Going for the Gold: The Best Archetype in Core 19
Welcome back to Going for the Gold!
Last week I kind of left you on a cliffhanger. We went through all of the good commons and uncommons in the set. I showed you why I thought that blue and black were the deepest colours since they had the best commons and uncommons.
So, does that mean that UB is the best archetype?
UB is very deep, so it can support multiple drafters. Howeverl the archetype that has the best synergy is BW. It’s GP Minneapolis, the limited GP before the Pro Tour. Read below and learn how to draft the best archetype in the format before everyone else does.
When determining how to draft an archetype, the first thing to do is identify the top cards that everyone wants. As it relates to BW, these are the cards that everyone will fight you for:
All of these cards are ones that people will open and just naturally take if they are in either colour. You can see that while white has better rares, its commons and uncommons are pretty lackluster. When drafting BW you should focus on picking up the most sought after cards first, then the cards for your archetype secondary. For at least the first few weeks, these cards will go around later than usual.
The synergy around BW comes from its inherent ability to drain the opponent of their remaining life points. The busted gold uncommon, Regal Bloodlord, is representative of this plan.
Okay now that we’ve gone over all the cards that we want, we should plan out how we can end up with an optimal 40 cards that we can take down the drafts with.
I would take any of these cards over every other card in the archetype. Since we will almost never be in the position to choose between two rares, you only need to know what you should take over Regal Bloodlord. There’s only one card, Resplendent Angel, that I’d ever consider taking over the archetype’s matriarch and that’s because it makes better token creatures. If you’re ever forced to make this decision, life is great!
All of the above cards are sorted in order of their power level and importance to the archetype. It looks weird to suggest taking a two drop over these great dragons and removal spells, but this two drop (Ajani’s Pridemate) will continue to grow to an incredible size since almost every spell will trigger it. Not only that, but black and white is chock full of removal and you can get your hands on enough of them in a typical draft.
Vampire Sovereign is as close to a “dragon” as you get in this format in these colours, and it basically comes into play with vigiliance, lifelink, haste, and unblockable. Herald of Faith is another “dragon” that helps you win races. Then you have two great removal spells, and the classic Gravedigger that will buy us back our stand-out creatures. Fountain of Renewal will gain us some life and can be used in combination with our other cards, and then sacrificed to get back the card once it is no longer relevant. Finally, Knightly Valor doesn’t do anything special in our deck, but it is still a good card and can be combined with various lifelinking creatures to create a potent threat.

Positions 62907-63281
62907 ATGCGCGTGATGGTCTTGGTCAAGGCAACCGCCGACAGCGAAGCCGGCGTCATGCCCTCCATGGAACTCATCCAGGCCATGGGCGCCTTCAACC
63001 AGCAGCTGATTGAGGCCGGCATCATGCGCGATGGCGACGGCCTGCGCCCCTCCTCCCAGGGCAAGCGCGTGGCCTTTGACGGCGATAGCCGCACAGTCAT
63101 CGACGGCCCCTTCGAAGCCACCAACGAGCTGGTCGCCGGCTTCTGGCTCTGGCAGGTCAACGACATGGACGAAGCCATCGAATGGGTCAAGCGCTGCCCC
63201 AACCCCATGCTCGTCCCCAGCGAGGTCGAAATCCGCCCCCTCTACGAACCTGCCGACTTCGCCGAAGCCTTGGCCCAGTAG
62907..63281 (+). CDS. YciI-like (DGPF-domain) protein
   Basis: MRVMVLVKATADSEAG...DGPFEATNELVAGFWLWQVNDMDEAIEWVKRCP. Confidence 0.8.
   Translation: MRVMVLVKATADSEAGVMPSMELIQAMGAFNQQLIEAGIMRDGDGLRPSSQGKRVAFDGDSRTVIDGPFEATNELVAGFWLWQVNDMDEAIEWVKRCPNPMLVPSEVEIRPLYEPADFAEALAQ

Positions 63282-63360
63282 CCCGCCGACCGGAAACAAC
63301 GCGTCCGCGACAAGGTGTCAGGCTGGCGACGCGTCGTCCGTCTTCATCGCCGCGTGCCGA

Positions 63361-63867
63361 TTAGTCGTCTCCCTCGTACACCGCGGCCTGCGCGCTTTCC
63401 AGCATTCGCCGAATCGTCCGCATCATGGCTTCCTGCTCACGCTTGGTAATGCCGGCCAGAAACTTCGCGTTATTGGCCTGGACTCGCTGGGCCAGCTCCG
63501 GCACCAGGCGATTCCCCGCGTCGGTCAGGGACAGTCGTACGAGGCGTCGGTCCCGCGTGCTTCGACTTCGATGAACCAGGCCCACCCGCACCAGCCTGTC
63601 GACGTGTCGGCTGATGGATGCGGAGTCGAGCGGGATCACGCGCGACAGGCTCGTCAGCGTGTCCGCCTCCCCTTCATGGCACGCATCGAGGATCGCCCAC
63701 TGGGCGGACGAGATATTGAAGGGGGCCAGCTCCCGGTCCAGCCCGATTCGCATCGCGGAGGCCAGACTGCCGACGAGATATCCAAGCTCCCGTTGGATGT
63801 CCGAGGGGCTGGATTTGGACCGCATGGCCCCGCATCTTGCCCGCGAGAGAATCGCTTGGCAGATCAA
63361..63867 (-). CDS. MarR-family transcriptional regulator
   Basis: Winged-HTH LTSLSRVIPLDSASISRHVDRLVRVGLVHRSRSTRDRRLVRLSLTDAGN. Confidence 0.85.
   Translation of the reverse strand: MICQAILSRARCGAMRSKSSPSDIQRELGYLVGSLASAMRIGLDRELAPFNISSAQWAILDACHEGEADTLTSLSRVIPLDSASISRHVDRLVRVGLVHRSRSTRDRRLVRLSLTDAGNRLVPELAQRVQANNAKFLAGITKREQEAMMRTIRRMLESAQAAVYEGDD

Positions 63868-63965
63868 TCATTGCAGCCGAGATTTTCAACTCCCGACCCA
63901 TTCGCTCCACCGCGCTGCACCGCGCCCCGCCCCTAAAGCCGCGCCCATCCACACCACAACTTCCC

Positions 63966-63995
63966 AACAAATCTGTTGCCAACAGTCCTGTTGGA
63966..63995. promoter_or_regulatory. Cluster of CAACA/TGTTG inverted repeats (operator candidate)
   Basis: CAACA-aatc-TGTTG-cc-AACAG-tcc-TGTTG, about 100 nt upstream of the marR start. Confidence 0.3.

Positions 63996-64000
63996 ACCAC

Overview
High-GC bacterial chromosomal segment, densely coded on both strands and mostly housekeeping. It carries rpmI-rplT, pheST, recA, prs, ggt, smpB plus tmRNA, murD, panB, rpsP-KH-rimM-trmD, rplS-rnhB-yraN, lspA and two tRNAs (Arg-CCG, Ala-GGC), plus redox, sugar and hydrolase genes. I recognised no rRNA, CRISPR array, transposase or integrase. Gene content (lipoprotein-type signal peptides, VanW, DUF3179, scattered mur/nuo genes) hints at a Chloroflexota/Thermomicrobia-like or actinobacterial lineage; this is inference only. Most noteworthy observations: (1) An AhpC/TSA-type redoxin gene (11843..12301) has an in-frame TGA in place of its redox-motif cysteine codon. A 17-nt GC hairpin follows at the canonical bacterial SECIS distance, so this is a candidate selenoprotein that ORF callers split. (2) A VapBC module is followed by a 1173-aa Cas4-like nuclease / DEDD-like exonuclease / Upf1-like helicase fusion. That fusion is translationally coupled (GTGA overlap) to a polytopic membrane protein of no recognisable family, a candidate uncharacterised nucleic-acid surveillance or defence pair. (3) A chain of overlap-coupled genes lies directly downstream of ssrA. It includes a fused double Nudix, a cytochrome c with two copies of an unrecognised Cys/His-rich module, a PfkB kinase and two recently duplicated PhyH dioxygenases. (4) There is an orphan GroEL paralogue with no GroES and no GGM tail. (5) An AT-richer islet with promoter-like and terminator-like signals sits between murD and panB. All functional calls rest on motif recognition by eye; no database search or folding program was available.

Skymarch Bloodletter following up an Ajani’s Pridemate is an incredible start that will leave your opponents on the back foot as early as turn three. Epicure of Blood makes sure that you can win the game through your evasive threats faster, or finish your opponent off through doming them directly. Let alone, that this is a five mana 4/4 creature which has always been a great rate for a creature even without an ability. Lich’s Caress, Luminous Bonds, and Strangling Spores are more of the removal spells that I talked about earlier that are in high abundance in this archetype.
Now when you play at a high level draft, players will constantly take cards from the packs so that you don’t just end up with 23 premium cards. Yes, you should be playing 17 lands with this archetype and most draft decks in this format. Usually there is a huge drop off between premium and filler cards in other archetypes. But since we have a plan, we can actually make sure of the other cards that can be cards 15-23 in your deck.
Filler cards that I am happy to play:
As you can see, there are tons of cards that can be played in this deck without feeling like you are playing actual toilet paper. If you start drafting this deck consistently, you’ll start to notice where you can jump in with both feet versus being careful and just taking the good cards. The beauty about this archetype is that you can just draft BW, and then add the life-gain archetype as the cards appear. Take it for a spin in the Magic Online queues and let me know what you think.
Comment below on what your favourite archetype is, I’d love to hear your thoughts!
Next week is the team Pro Tour and I have made a decision to take a step back from competitive Magic while I try to figure out things in my life.
Magic has been a great hobby of mine for a very long time so it is tough to skip my favourite type of tournament since every Pro Tour feels incredible because you always walk into the building thinking that you have a chance to come out as a champion. This will be the first Pro Tour in the last three years that I have skipped, but I am excited to see what the big teams will bring to the team constructed format. Canadian Stalwart and former Pro Tour Champion David Rood is making his first return to the Pro Tour since he quit a decade ago, and you would be remiss to not know who he is. I expect to see great things from him.
Have a great weekend,